3 people, 200 square miles, Managing homelessness, remote school, and life in a pandemic , and a life in a pandemic

PDF Document

It appears your Web browser is not configured to display PDF files. Download adobe Acrobat or click here to download the PDF file.


Creative Commons Licence

Created Date

December 7, 2020 - 3:15pm

Contributed date

December 7, 2020 - 4:20pm

Critical Commentary

Many of the artifacts I have posted here have revolved around the digital divide in a purely academic sense, and while this article touches on that subject, it also goes deeper and explores the social ramifications of the digital divide. 

It is psuedo-ethnographic in the way that it focuses on B.J., an 11 year old who lives with is father at and sister at Jane Addams Place, a homeless shelter in North Philadelphia. This homeless shelter's spotty internet connection has caused problems for B.J.

BJ's father, Benjamin, is diasbled and had to move into the shelter after his sister, who he was staying with, moved to Florida. B.J. is the first time I've seen a first hand account of a student with inconsistent internet access, I would honestly love to interview him.

The article also talks about another aspect of the digital divide I had not considered before, the social aspect. B.J. cannot have guests over, and he cannot go to his friends' houses. The public space where internet is available must be rationed, so he is only able to use it for class time, meaning he misses out on social uses of remote communication.

Getting a firsthand account of someone living internet insecure was fascinating. It talks about challaneges I hadn't even considered. It was the first time I saw an instance of someone trying to get the internet essentials package. This part of the article discusses that, "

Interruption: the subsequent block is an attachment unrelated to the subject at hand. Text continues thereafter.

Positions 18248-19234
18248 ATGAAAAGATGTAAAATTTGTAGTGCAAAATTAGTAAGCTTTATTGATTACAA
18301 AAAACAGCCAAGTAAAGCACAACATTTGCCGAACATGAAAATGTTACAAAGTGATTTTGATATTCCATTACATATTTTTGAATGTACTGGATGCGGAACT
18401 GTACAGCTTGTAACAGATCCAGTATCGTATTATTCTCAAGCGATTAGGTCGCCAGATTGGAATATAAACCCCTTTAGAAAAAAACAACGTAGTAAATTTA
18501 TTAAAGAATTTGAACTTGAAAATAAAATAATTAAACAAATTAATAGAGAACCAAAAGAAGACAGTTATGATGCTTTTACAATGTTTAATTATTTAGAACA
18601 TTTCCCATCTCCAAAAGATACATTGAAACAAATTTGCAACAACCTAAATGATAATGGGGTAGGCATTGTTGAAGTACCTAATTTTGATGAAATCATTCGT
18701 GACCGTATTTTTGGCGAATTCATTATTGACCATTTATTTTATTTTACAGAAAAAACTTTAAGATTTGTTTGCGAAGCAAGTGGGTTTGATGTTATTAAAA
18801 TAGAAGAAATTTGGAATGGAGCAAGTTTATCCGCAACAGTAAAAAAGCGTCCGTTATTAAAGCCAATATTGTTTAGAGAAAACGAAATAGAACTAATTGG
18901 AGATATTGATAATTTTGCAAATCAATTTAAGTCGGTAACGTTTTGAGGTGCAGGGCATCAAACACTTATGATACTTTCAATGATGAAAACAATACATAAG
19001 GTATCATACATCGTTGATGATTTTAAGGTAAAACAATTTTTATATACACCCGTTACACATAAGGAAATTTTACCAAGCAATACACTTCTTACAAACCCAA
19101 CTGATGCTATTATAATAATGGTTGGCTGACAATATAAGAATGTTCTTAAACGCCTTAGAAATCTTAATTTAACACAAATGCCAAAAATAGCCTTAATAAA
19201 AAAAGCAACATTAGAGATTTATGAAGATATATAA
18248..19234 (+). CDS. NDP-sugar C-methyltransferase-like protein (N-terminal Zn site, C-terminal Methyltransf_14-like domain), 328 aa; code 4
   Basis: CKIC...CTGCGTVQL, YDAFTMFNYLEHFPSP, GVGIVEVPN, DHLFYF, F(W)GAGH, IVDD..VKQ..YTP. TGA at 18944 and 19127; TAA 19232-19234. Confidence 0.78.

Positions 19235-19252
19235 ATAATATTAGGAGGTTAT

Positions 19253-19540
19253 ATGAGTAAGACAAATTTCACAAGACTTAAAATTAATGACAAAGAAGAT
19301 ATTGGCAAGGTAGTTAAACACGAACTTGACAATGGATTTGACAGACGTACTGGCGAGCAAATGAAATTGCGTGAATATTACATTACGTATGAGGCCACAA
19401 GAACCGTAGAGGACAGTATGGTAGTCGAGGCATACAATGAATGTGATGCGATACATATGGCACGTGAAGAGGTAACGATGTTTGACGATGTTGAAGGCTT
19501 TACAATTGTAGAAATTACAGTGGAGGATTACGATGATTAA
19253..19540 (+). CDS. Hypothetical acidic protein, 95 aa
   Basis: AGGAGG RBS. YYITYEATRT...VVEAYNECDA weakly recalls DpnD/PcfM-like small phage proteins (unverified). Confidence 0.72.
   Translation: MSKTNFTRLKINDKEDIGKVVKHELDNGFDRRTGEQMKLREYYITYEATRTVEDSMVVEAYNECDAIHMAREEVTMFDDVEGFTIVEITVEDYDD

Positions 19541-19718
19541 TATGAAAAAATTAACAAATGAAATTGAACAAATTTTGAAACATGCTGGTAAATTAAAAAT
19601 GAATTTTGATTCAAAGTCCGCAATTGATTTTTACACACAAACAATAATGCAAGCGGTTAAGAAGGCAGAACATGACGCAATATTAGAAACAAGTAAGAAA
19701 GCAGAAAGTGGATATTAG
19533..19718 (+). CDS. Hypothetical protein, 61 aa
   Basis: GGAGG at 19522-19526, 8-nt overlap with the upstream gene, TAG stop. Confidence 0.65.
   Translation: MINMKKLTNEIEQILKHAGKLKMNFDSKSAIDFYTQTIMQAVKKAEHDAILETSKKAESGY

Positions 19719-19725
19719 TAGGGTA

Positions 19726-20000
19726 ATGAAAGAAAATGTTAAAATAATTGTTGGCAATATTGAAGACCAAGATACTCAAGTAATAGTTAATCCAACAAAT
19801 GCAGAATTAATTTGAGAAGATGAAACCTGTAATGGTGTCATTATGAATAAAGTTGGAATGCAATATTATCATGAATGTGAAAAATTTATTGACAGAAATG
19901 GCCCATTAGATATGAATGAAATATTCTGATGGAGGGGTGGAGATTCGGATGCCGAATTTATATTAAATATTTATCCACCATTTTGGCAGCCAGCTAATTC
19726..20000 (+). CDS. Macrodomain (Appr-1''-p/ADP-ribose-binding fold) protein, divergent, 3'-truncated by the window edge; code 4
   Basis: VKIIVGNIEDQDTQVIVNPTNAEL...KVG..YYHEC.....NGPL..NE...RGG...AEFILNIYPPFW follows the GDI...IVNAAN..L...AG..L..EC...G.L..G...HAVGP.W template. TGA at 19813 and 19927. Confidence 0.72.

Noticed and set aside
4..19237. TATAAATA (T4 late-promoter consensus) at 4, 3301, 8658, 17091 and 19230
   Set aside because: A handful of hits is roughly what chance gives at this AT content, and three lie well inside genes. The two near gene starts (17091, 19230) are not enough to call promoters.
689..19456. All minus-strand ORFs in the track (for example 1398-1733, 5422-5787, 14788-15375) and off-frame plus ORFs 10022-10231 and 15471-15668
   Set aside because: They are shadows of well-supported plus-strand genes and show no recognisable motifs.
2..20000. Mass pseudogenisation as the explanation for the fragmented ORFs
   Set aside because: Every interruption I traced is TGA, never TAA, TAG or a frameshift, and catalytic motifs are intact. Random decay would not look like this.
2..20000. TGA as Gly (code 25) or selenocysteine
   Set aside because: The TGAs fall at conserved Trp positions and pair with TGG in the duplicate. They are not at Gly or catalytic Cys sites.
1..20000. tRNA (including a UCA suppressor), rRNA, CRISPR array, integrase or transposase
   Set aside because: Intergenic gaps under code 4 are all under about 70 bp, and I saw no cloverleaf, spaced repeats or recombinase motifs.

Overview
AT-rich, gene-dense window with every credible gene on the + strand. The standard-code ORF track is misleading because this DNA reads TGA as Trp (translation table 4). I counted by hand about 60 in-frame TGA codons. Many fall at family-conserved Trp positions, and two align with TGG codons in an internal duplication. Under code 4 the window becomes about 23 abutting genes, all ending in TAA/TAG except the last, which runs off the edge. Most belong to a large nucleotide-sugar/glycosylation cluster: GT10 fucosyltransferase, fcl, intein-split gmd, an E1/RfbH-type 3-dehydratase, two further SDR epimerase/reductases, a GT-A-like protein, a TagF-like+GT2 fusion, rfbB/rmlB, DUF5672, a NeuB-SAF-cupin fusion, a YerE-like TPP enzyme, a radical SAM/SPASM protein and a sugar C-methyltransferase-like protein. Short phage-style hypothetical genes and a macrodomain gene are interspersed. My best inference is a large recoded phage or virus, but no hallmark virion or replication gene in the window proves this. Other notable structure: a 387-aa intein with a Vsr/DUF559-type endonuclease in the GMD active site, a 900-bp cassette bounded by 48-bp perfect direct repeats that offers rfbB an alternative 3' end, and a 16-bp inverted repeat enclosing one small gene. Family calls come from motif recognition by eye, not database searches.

Like other low-income Philadelphia families, the Todds are entitled through a partnership with the city, the School District, and internet providers to either a wired internet connection or a mobile hot spot that would make things easier, but Todd has so far been unable to secure a hot spot. He tried multiple times to pick one up, he said, but none was available, and he stopped trying. When he leaves the shelter for a medical appointment or any other reason, the children must go with him, so they miss school; they can’t be left alone at the shelter." (Garaham, 2020).


 Graham, K. A. (2020, December 07). 3 people, 200 square feet: Managing homelessness, remote school, and life in a pandemic. Retrieved from https://www.inquirer.com/education/virtual-education-wifi-homeless-shelt... 



Group Audience

Cite as

Anonymous, 7 December 2020, "3 people, 200 square miles, Managing homelessness, remote school, and life in a pandemic , and a life in a pandemic", contributed by , The Energy Rights Project, Platform for Experimental Collaborative Ethnography, last modified 27 February 2021, accessed 27 May 2024. https://energyrights.info/content/3-people-200-square-miles-managing-homelessness-remote-school-and-life-pandemic-and-life